‘Move-over’ law to cover all vehicles along Kansas roads

Kansas Highway Patrol and Kansas Department of Transportation laud Senate bill altering ‘move-over’ law. Existing state law is limited to police, fire, EMS, tow and maintenance vehicles.

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February 19, 2024 - 3:01 PM

The Kansas Senate passed a bill endorsed by the Kansas Highway Patrol and other law enforcement organizations to extend to all vehicles parked or stranded on the side of a road a state law mandating motorists pull over one lane or slow down when passing a police, fire, EMS, tow or maintenance vehicles operating flashing lights. Photo by Sherman Smith/Kansas Reflector

TOPEKA — Kansas Highway Patrol Capt. Candice Breshears can speak from experience about the danger of parking a cruiser on the side of a road perilously close to car and truck traffic.

“I’ve been struck by a semi,” she said. “I would hate to see that happen, not only emergency vehicles, but citizens of this state.”

Breshears said KHP was committed to a Kansas Senate bill amending the state law requiring motorists to move over a lane or significantly slow down when passing police, fire, medical, tow or road maintenance vehicles stopped on the side of a road with flashing lights deployed.

Under Senate Bill 142, the safety mandate would be applied to all motorists stopped, stranded or parked on the roadside and using caution signals, road flares, orange cones, reflector triangles or any other warning sign of distress. If unable to move over a lane, the bill would require drivers to proceed with “due caution” in their lane at a speed acknowledging the life-safety risk to people inside or outside a stopped vehicle.

Violation of the new standard would be a $75 fine, which would match the penalty imposed on motorists who don’t take steps to safely pass an emergency vehicle. A second infraction within five years would trigger a fine of $750 and the third within that timeframe would be $1,000.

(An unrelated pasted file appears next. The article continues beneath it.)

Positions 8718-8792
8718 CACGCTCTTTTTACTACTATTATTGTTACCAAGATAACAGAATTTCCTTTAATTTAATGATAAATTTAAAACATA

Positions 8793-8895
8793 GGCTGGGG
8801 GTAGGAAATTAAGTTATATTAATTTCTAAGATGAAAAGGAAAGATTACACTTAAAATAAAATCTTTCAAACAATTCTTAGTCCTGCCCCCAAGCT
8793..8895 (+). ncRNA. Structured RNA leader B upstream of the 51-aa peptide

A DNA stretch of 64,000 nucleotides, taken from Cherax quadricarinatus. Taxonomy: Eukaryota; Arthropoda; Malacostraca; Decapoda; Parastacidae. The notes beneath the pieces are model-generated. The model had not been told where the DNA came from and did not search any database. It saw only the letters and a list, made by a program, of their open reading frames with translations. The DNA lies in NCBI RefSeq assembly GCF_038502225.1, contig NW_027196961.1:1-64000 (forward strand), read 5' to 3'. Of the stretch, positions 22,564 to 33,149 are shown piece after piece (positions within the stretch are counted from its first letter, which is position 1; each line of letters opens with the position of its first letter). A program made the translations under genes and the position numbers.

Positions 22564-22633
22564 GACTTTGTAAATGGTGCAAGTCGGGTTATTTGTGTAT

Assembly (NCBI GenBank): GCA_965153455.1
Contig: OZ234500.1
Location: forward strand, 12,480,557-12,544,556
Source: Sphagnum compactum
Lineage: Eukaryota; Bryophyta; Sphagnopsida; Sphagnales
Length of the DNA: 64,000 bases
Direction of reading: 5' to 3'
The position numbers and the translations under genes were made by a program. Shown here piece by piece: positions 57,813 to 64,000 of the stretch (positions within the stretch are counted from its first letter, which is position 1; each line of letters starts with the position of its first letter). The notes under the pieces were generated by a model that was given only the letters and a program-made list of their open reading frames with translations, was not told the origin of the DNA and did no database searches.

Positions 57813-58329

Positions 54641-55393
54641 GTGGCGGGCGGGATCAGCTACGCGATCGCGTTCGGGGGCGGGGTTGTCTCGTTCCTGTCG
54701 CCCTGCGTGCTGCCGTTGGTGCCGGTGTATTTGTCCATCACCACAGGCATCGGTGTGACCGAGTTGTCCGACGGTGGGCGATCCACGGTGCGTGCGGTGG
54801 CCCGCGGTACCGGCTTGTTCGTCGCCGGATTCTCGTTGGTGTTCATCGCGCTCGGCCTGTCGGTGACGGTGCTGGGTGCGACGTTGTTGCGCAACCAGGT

“Our troopers can attest to the danger they encounter on a daily basis when working on the side of a road,” Breshears said. “A matter of feet and sometimes inches can be the difference between a safe traffic stop and being seriously injured or killed.”

Joel Skelley, director of policy for the Kansas Department of Transportation, said stationary vehicles on the side of Kansas roads were involved in nearly 700 traffic accidents during the past four years. Thirteen people were killed as a consequence of those wrecks, he said.

The Senate voted 38-2 to send the bill to the Kansas House. Members of the Senate rejected an amendment offered by Sen. Rob Olson, R-Olathe, that would have repealed a 2023 statute allowing unmanned autonomous delivery trucks to be used on Kansas roads. Olson’s amendment, defeated 18-21 despite bipartisan support, would have required a person to be in the cab of computer-driven box trucks.

“I don’t think this technology is there yet,” Olson said. “I think we made a bad choice last year. We’ve got an opportunity to stop this before it starts.”

Sen. Tom Holland, a Baldwin City Democrat, said there were valid safety concerns about autonomous vehicles. He said adoption of driverless technology would throw thousands of long-haul truck drivers out of work.

The Senate bill was endorsed by KDOT, AAA Kansas, Safe Kids Kansas, Kansas Association of Chiefs of Policy, Kansas Peace Officers Association and Kansas Sheriffs Association. No one testified against the bill during the Senate Transportation Committee’s hearing in January.

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